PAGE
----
Bounties are good at getting a lot of people to do a little, such that nobody actually completes the job. When you are not guaranteed any payment, then there is little incentive to see the job through once it gets a little difficult. After all, you could do 99% of the work, and then find that someone else did 100% of the work a day earlier, which means you earn nothing. Therefore, the Nash equilibrium of this "game" is that nobody should play.
Someone offered sum of money (I believe it was $100k) to develop a software development project on /bitcoin recently, but one of his conditions was that the project had to be completed within 30 days. That was one of the worst examples of bounties I've ever seen. First, no resilient software can be developed within 30 days, no matter how many people or how much money you throw at it. Even if someone completes the task, the offerer will end up with garbage.
Second, such a bounty doesn't make sense economically. Since it is reasonable to assume that the most competent software developers are employed, they recognize they can't put in enough hours in 4 weekends to stand a shot at winning the bounty. Of the unemployed developers, those who are working on successful projects see more money in their own projects, so they won't be working on the bounty. That leaves the least competent, unemployed developers to compete for the bounty.

You should have a sell point for if the cycle breaks, too

The stable price is starting to nudge towards breaking out of the bubble cycle - but this also happened during the time bitcoins were worth near $450 as well. moral_agent's bubble charts suggest that we would not expect significant rises to begin for another week, with prices nearing $1000 by July 1. Therefore, there is nothing out of the ordinary as of yet.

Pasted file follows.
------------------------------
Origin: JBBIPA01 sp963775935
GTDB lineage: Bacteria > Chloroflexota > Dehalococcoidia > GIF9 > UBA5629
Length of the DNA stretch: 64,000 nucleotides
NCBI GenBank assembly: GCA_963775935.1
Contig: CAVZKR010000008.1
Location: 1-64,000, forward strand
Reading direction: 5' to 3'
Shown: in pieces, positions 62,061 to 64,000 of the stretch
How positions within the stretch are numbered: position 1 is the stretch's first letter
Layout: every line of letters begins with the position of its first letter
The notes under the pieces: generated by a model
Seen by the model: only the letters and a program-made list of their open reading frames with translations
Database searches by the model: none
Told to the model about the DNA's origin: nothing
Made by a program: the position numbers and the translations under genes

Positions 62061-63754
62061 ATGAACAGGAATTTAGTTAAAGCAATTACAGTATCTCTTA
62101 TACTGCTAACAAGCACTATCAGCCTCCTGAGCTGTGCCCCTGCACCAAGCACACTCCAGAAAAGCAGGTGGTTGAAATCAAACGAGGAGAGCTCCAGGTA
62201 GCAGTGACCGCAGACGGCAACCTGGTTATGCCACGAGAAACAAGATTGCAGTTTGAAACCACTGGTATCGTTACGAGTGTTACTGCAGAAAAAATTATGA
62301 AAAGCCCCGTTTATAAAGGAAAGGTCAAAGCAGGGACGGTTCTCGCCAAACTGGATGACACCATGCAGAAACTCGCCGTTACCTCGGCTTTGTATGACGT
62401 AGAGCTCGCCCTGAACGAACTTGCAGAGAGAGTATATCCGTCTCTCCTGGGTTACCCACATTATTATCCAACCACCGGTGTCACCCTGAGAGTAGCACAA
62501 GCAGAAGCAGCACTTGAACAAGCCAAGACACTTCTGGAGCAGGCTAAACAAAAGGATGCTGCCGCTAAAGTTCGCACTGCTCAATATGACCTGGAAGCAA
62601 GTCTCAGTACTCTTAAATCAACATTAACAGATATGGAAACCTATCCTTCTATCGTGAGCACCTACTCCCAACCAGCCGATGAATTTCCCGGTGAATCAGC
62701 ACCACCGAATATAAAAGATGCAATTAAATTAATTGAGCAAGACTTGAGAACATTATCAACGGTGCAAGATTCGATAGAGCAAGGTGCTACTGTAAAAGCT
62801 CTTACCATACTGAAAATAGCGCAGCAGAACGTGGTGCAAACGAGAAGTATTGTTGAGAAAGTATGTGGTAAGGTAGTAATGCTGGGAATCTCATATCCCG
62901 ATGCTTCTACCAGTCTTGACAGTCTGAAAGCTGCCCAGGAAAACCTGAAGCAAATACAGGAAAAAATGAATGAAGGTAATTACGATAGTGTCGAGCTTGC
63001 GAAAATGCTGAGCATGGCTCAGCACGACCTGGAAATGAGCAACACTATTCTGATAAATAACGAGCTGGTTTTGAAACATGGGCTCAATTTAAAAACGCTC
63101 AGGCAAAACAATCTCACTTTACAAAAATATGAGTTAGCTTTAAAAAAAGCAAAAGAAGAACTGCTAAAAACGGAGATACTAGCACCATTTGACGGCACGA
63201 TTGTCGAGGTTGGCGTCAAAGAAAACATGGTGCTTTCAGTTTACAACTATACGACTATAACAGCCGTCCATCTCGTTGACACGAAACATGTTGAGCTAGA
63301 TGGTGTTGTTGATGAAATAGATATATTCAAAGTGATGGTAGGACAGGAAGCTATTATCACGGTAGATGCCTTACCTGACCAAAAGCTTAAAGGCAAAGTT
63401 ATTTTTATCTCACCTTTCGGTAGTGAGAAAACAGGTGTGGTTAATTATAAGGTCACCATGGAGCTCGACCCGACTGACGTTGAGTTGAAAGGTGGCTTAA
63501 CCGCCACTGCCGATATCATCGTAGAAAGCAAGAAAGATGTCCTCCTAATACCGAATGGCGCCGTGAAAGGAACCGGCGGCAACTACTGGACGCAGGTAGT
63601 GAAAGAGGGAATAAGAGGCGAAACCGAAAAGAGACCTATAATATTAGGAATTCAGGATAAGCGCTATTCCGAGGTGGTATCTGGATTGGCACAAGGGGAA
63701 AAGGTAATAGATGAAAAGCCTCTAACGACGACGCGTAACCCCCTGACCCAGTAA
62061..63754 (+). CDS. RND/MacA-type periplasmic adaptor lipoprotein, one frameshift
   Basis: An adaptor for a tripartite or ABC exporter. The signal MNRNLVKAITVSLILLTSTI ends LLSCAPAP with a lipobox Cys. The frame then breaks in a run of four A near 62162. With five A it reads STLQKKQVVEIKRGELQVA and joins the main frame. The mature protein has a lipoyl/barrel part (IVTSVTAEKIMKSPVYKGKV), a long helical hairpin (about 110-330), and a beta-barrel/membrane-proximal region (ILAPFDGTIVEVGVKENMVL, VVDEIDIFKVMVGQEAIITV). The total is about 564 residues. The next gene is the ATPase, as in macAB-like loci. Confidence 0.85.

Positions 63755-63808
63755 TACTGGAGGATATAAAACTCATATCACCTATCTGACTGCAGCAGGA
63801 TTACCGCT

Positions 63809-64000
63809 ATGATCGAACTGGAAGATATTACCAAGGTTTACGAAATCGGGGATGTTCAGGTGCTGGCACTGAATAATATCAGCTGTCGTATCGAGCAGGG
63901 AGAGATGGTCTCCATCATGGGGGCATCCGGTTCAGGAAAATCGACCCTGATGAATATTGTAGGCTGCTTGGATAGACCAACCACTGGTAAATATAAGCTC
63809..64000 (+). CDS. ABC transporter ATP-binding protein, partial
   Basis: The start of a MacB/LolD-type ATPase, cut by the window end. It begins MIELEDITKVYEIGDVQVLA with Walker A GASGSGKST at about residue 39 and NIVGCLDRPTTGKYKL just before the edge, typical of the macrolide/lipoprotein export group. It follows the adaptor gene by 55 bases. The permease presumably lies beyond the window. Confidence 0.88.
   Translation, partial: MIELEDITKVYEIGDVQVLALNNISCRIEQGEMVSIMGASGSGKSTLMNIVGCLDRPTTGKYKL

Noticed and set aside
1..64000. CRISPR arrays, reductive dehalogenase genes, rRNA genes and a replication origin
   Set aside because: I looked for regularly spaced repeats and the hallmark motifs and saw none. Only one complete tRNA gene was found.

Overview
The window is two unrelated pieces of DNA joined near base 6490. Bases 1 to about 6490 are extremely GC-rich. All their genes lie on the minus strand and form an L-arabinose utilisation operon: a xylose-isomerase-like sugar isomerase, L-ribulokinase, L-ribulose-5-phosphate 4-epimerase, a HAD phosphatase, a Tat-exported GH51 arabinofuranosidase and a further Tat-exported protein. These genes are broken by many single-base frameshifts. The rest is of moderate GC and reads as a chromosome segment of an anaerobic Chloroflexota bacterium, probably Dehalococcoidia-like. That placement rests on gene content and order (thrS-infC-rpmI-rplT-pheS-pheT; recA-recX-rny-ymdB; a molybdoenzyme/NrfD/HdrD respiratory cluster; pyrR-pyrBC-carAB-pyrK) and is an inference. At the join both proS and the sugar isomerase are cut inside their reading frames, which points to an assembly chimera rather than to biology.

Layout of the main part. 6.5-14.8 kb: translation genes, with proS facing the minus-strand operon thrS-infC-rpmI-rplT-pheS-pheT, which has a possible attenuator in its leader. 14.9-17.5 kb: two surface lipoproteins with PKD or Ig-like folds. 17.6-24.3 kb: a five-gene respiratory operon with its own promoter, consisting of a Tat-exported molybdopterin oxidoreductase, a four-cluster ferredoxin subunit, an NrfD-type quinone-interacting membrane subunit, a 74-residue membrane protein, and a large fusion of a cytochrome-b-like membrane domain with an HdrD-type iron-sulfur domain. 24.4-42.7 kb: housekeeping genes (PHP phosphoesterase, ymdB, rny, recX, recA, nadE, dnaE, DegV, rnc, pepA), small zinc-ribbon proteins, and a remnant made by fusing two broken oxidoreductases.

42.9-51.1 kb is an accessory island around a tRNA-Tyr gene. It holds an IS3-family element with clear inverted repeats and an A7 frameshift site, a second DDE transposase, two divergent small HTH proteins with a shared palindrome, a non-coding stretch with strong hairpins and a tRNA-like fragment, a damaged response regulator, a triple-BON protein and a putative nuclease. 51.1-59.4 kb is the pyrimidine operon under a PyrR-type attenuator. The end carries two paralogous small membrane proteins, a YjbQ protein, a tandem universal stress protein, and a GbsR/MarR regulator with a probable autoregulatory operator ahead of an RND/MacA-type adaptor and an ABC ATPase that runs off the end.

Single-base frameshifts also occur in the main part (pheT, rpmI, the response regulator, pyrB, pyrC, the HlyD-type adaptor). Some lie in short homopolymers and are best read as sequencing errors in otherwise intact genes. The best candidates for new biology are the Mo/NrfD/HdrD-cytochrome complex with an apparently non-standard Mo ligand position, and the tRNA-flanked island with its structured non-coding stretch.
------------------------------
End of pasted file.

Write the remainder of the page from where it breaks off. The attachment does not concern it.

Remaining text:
Breaking the bubble cycle would have serious consequences on the outlook for bitcoins, because it means that the assumptions that most of us hold about adoption and fundamentals are wrong. Given that the pattern has held for several bubbles, such an event would be extremely concerning and I would be looking to sell unless I could figure out what assumption was wrong. Buying or holding stocks that you don't understand is always a way to lose money.
While many people have correctly started to plan when to sell at the top of the next bubble, people should also have a signal for when to cut losses if the cycle breaks.
One clear signal would be if the price crosses the lower boundary before the next bubble, but it could be too late by the time that happens. In fact, if the price remains steady, the lower boundary won't be crossed until early August, by which time the smart investors will have long recognized that things have changed. I need to think about this idea some more and see what other indicators could provide a better lead time in the case of the bubble cycle breaking.